The Library Book (Ch. 26) – Bionic Bug Podcast Episode 026

Hey everyone, welcome back to Bionic Bug podcast! You’re listening to episode 26. This is your host Natasha Bajema, fiction author, futurist, and national security expert. I’m recording this episode on October 20, 2018.

First off, a quick personal update. Last week, I was unable to record a podcast episode because I was in Austin for a writer mastermind event. I’m still processing everything I learned talking to fellow writers about my fiction and author business. Perhaps, my biggest takeaway is that I should develop a presence on Medium. I’m certain that most of you have read a post from medium.com at one point or another. It is a platform designed specifically for quality content by the world’s most insightful writers, thinkers, and storytellers. I will be posting articles regularly building upon the content in this podcast. If you’re interested in learning more, I hope you follow me there.

While in Austin, I have the opportunity to visit my first Amazon bookstore. What’s the big deal, you say? It’s just a bookstore. Actually, it’s a different experience than most book stores and it comes down to curation and displays. Your typical bookstore is curated by the traditional publishers; if you’re an Indie publisher, you can’t get into most of these bookstores unless one features local authors. The different spaces and displays in a bookstore are like real estate for purchase to the highest bidder. In some cases, placement on the tables out front go for tens of thousands of dollars. The cheapest real estate in a bookstore is on the shelves in a spine-out layout. Face-out displays cost more. In an Amazon bookstore, the readers curate the selection. That’s right, you choose the books. Simply put, the highest ranking books in different genres are featured in an Amazon bookstore. Each book is face-out and has rank information listed. The face-out displays make for an entirely different experience for browsing. You don’t have to know what you’re looking for, you can simply browse covers and pick up ones that interest you.

Let’s talk tech:

  • Last time, I mentioned the news headline about the alleged hardware hack by China, which sent ripple effects through technology and national security circles. There’s has been much debate since the article that’s worth discussing.
  • Since the publication of the article, Amazon and Apple have denounced the veracity of the story. Most recently, DHS issued a statement during a Senate hearing rejecting the claims made by the Bloomberg article.
  • My first headline for this week is “The security community increasingly thinks a bombshell Bloomberg report on Chinese chip hacking could be bogus” published on businessinsider.com on October 13.
  • The article raises doubts about the claims made in the bombshell article. Even if the article is wrong, however, government and technology experts are saying that such a scenario is possible. And I think that’s what is key. Today, everything increasingly depends on electronics, which use chips produced overseas. Such a hardware hack could provide back doors into computer networks.
  • My next headline is related and even more distressing than the hardware hack. “Many of the US Military’s Newest Weapons Have Major Cyber Vulnerabilities: GAO” published on Defense One by Patrick Tucker on October 9, 2018.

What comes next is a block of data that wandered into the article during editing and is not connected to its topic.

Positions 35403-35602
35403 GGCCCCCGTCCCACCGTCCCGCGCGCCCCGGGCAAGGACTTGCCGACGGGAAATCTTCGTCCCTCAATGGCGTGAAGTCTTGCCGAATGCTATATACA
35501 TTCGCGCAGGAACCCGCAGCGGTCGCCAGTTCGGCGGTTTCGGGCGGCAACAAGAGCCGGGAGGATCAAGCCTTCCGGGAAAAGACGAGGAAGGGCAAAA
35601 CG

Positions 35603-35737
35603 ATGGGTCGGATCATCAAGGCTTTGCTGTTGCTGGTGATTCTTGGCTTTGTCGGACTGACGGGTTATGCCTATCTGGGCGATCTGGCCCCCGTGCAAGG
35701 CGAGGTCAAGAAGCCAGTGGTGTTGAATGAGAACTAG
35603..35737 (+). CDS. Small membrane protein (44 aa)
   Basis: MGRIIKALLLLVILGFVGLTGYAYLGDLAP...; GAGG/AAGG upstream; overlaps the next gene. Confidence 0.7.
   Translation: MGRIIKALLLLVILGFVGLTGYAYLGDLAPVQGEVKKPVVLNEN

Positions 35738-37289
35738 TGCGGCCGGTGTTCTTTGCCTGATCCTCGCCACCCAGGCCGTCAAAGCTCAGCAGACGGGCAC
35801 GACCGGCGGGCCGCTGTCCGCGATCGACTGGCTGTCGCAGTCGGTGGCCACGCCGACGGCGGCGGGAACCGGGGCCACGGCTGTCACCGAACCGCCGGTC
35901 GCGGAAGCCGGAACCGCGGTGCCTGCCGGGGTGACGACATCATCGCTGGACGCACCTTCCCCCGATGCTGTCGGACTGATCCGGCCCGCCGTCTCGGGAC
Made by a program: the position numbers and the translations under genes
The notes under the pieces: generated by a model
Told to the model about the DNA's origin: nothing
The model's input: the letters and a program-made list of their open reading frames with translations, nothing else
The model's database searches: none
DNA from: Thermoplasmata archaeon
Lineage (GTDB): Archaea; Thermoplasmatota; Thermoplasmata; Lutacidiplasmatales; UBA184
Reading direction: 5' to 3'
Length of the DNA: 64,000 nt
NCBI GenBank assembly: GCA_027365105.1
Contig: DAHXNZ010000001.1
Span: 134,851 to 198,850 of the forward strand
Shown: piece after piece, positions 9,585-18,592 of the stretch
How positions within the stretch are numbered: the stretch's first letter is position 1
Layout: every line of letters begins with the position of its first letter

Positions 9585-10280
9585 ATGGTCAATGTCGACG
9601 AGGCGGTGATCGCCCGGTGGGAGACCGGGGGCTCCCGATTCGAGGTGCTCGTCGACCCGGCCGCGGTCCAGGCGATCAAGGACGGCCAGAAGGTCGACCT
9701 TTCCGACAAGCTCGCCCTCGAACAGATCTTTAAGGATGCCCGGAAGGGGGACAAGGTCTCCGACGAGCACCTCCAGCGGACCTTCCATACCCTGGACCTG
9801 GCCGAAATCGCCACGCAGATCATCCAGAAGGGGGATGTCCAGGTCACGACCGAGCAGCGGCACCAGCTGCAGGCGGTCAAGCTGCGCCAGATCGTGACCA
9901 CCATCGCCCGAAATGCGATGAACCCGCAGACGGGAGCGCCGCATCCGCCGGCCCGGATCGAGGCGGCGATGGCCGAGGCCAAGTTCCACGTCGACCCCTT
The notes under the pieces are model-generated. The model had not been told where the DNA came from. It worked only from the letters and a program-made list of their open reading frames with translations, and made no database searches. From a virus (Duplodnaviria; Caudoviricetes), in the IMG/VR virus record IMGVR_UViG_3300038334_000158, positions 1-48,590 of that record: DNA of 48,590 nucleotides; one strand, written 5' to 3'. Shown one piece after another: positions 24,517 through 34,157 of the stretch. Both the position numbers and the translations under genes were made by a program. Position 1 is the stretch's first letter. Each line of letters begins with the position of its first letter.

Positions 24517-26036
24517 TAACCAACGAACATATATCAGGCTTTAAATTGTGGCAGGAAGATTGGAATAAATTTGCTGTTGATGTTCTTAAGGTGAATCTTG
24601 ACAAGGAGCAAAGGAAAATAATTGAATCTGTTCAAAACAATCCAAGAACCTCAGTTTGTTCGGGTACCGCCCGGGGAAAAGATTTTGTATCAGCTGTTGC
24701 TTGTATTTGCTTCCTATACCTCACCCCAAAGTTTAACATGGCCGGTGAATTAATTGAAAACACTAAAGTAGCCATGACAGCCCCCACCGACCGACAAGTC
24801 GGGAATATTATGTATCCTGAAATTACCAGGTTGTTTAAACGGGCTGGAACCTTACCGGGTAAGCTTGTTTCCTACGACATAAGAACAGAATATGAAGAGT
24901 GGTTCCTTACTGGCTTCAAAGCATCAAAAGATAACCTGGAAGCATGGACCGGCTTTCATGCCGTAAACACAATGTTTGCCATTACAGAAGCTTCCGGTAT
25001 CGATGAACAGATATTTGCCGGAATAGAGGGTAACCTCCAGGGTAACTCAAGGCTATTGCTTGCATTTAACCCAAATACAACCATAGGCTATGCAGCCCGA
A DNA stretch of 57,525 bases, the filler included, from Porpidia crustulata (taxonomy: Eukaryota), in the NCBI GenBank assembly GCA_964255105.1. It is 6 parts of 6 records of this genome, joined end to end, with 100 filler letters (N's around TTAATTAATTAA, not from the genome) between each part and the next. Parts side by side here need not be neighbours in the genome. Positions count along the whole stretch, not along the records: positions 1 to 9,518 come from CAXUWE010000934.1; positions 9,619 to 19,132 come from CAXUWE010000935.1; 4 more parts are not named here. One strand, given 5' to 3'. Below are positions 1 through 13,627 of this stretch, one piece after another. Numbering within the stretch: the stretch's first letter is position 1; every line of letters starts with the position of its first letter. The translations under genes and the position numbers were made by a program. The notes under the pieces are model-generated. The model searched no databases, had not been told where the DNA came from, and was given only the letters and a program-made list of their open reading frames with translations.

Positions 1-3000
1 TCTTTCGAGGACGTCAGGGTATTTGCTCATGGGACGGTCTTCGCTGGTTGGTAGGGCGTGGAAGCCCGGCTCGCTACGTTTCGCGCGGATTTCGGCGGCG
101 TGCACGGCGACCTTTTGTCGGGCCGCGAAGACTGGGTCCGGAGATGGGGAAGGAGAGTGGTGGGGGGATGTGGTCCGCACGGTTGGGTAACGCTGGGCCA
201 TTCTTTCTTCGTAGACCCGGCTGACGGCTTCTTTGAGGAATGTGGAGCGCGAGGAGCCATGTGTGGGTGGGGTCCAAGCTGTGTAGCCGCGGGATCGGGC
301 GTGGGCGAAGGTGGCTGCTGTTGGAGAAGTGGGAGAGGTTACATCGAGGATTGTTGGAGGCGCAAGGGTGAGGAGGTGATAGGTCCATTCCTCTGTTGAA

• The GAO has assessed the U.S. military’s weapons systems and found them vulnerable to cyberhacks. “Using relatively simple tools and techniques, testers were able to take control of systems and largely operate undetected, due in part to basic issues such as poor password management and unencrypted communications.” If you’re interested reading more, you can read the report
  • Again this is a function of our reliance on computers connected to networks and/or the Internet. If not secured properly, they are exposed to a wide range of cyber-vulnerabilities
  • My last headline is a bit of good news. While emerging technologies pose new risks, they can also help to solve national security challenges.
  • Thanks to John Hornick for posting “Infill Creates a “Fingerprint” for Tracing 3D Printed Items Back to Their Sources” published on 3dprint.com on October 17, 2017.
  • Researchers have figured out how to “trace a 3D printed object to the printer on which it was made.” This could be extremely helpful in tracking 3dprinted guns and other dangerous items as well as serve as a deterrent to making illegal items using 3D printers. There is a precedent for this on laser printers. You may not be aware but when you print documents on a laser printer, there are invisible dots that can identify the originating printer. In fact, that is how an NSA contractor was charged for leaking classified documents in 2017. Law enforcement officials were able to trace documents leaked to the media back to an NSA printer and determine that one of six people could have printed it using time stamps. From there, they were able to determine which of the six had contact with the media outlet.

Let’s turn to Bionic Bug. Last week, Lara conducted a stake out on Fiddler and his daughter and nearly came into contact with the rogue scientist’s beetle swarm. What happens next?

The views expressed on this podcast are my own and do not reflect the official policy or position of the National Defense University, the Department of Defense or the U.S. Government.

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